Furthermore, in today’s globalized world, non-state actors play a major role in development. Therefore, the country must map out an accurate and in-depth economic analysis of the conditions since the start of the revolution in order to determine the exact needs of the country. For example, only one in ten Yemenis describe local economic conditions as good, while 42 percent said that they experienced extreme difficulty buying food for their families.
The new government working together will determine Yemen’s future, and while this trust is placed on everyone, extra efforts will be placed on the shoulders of Murshed Al-’Arashani (Minister of Justice), Mohamed Al-Saadi (Minister of Planning and International Cooperation), Sakhr Al-Wajeeh (Minister of Finance), Amat Razaq Humad (Minister of Social Affairs and Labor), and Sa’ad Aldin Ben Talib (Minister of Trade and Industry) for immediate recovery.
These Ministers must take Yemen through the first steps of reform. As a matter of priority, these institutions must promote accountability and transferability. Without functioning courts, nothing else can function. The country must develop a strong and independent judiciary. The people and the government must know that there are consequences for not obeying the law.
While most economists emphasize the role of the private sector, efforts at present must focus on building public sector institutions, as they are considered investments in Yemen’s future rather than expenditures. Many villages in Yemen do not have access to clean water, hospitals or electricity. Improving these areas not only improves the lives of Yemenis but it helps decrease the high and rising unemployment rates.
If these plans are not in process within the next two years, then the people of Yemen have the right to believe that the government is useless.
At present the country’s economy is on life-support, which is not surprising given what the country has been through. For the first six months (through August 2012) the main needs of the government are to provide food, clothing, shelter, fuel and medical services to affected individuals.
By the end of Hadi’s rule (by February 2013) the country needs to rely less on humanitarian aid and transition towards sustainable development in domestic resources.
This vision needs to shift from the macro-level to the micro-level. With respect to the latter, it is essential that the country does not privatize things too quickly after the revolution, as the people who have the most financial capability right now are the ones who benefited illegally from Yemen’s deteriorating conditions. Furthermore, the government must all agree on the needs of the country so that the objectives of international and national NGOs can be aligned with domestic goals.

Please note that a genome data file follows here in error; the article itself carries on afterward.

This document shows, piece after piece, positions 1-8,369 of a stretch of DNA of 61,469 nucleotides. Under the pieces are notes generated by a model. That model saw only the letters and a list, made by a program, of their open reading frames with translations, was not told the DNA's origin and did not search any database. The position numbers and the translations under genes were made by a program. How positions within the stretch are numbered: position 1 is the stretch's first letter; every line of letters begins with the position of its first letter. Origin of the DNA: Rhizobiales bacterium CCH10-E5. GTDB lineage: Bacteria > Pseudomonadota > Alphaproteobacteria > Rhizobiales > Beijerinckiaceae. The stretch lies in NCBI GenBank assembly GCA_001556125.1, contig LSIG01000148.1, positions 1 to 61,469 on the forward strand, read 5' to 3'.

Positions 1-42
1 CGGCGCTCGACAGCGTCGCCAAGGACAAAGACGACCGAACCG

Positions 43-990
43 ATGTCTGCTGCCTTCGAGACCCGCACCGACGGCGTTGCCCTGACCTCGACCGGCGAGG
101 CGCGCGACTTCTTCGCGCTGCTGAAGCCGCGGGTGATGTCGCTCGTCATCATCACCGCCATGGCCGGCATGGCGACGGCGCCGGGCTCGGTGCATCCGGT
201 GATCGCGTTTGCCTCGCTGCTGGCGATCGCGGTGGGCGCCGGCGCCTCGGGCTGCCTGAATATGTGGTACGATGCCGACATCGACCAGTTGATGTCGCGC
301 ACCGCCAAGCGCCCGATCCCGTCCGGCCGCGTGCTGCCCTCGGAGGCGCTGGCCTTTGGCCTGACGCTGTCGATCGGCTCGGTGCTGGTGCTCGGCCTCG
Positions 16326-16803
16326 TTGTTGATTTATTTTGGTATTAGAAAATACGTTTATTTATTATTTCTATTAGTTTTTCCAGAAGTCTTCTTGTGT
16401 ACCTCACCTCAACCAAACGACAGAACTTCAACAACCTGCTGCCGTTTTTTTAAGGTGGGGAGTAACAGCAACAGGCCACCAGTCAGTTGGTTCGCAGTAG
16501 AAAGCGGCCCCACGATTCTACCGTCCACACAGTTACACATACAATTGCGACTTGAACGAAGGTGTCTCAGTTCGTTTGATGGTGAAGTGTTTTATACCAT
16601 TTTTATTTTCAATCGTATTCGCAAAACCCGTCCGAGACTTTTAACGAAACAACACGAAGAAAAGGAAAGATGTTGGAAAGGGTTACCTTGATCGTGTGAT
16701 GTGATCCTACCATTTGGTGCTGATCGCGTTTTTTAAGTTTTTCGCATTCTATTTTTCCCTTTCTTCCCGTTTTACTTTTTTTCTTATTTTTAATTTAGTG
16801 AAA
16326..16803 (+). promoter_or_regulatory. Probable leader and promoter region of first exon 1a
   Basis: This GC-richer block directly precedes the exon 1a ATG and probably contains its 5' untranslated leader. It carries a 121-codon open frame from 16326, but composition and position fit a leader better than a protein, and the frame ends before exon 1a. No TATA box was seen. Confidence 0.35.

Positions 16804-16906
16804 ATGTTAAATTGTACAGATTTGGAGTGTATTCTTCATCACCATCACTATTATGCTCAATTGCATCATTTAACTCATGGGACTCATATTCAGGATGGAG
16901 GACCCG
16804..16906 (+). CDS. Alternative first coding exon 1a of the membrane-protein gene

Ultimately, Yemen will only be able to take responsibility for it once the economy is empowered by the domestic sector. Additionally, the country cannot survive for long if its reliance on foreign aid for humanitarian needs lasts for more than the initial period. First, the money would not be in the hands of the government, making the government less accountable and legitimate, while also risking another collapse.
Yemen cannot control the timing at which these funds are released, the amount of aid, and the gap between pledge and delivery. Raymond Gilpin, Director of the Center for Sustainable Economies at the United States Institute for Peace explains that “the relationship between donor countries and conflict-affected countries is like a bad marriage, where both parties know that the other is cheating but no one wants a divorce.” Also, at times when funds are released rapidly, the country’s institutions may not be able to absorb the funds or spend it prudently. It might be a better idea to use money to stabilize the currency rather than use it for expenditure.
On top of that, there needs to be a clear tax system. Of course, the people will object to this, but the people of Rwanda, to take one example, were convinced to pay taxes because they trusted the government and felt that it was their national duty to help rebuild their country.
Collecting taxes this year or the next is not an option, but a plan needs to be developed for the future. A tax administration must be carefully selected and all of the government’s institutions need to be 100 percent transparent in order for this process to be accurate.
More importantly, the tax base needs to be broad, and the tax burden needs to be shared if it is to be sustainable. For the meantime, Yemen can increase revenues through indirect taxation. Besides, the unity government should not be afraid of deficits because, at times, a deficit is a reflection of an investment in the future.
The new country should not be afraid to engage the youth. The government should be transparent about its plans and offer the youth a chance to participate in this process. This includes listening to their ideas about innovative ways of re-building society. After all, the torch will only be passed on to them. The efforts of the unity government need to focus on goals that can be achieved in 10 to 15 years so that Yemen does not have to go through this process again while expecting different results. It is all about practicality — if Yemen doesn’t invest correctly and generously in the short term, there may be no long term.
Without the right steps forward, these people do not stand a chance alone. All Yemenis should work together to make this a best case scenario where Business Monitor International explains it as a period with “some potential for a resumption of growth in 2012. Backed up by inflows of foreign aid from the Gulf Cooperation Council and elsewhere, a new government would likely have the resources to be able to increase spending and protect the economy’s export infrastructure.”